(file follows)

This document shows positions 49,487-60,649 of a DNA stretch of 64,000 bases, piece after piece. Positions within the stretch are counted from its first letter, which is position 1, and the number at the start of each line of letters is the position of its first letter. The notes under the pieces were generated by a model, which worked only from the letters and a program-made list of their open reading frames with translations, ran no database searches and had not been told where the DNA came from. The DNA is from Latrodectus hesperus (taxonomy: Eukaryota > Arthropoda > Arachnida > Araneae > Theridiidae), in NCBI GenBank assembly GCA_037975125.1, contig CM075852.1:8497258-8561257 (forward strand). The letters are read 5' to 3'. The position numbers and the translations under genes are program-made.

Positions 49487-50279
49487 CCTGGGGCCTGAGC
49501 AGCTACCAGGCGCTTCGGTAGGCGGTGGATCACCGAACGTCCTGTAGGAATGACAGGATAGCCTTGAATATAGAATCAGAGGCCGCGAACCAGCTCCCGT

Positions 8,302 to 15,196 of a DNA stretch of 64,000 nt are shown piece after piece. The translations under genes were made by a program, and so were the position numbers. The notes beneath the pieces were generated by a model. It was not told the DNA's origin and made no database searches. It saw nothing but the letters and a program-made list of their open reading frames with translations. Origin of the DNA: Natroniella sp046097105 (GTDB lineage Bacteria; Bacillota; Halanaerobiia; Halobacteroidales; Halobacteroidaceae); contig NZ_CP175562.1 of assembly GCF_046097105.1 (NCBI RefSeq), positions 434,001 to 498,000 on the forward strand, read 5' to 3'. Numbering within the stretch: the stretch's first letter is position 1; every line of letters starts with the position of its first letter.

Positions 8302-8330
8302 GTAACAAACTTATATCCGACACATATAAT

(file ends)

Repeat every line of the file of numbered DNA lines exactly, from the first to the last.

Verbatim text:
This document shows positions 49,487-60,649 of a DNA stretch of 64,000 bases, piece after piece. Positions within the stretch are counted from its first letter, which is position 1, and the number at the start of each line of letters is the position of its first letter. The notes under the pieces were generated by a model, which worked only from the letters and a program-made list of their open reading frames with translations, ran no database searches and had not been told where the DNA came from. The DNA is from Latrodectus hesperus (taxonomy: Eukaryota > Arthropoda > Arachnida > Araneae > Theridiidae), in NCBI GenBank assembly GCA_037975125.1, contig CM075852.1:8497258-8561257 (forward strand). The letters are read 5' to 3'. The position numbers and the translations under genes are program-made.

Positions 49487-50279
49487 CCTGGGGCCTGAGC
49501 AGCTACCAGGCGCTTCGGTAGGCGGTGGATCACCGAACGTCCTGTAGGAATGACAGGATAGCCTTGAATATAGAATCAGAGGCCGCGAACCAGCTCCCGT

Positions 8,302 to 15,196 of a DNA stretch of 64,000 nt are shown piece after piece. The translations under genes were made by a program, and so were the position numbers. The notes beneath the pieces were generated by a model. It was not told the DNA's origin and made no database searches. It saw nothing but the letters and a program-made list of their open reading frames with translations. Origin of the DNA: Natroniella sp046097105 (GTDB lineage Bacteria; Bacillota; Halanaerobiia; Halobacteroidales; Halobacteroidaceae); contig NZ_CP175562.1 of assembly GCF_046097105.1 (NCBI RefSeq), positions 434,001 to 498,000 on the forward strand, read 5' to 3'. Numbering within the stretch: the stretch's first letter is position 1; every line of letters starts with the position of its first letter.

Positions 8302-8330
8302 GTAACAAACTTATATCCGACACATATAAT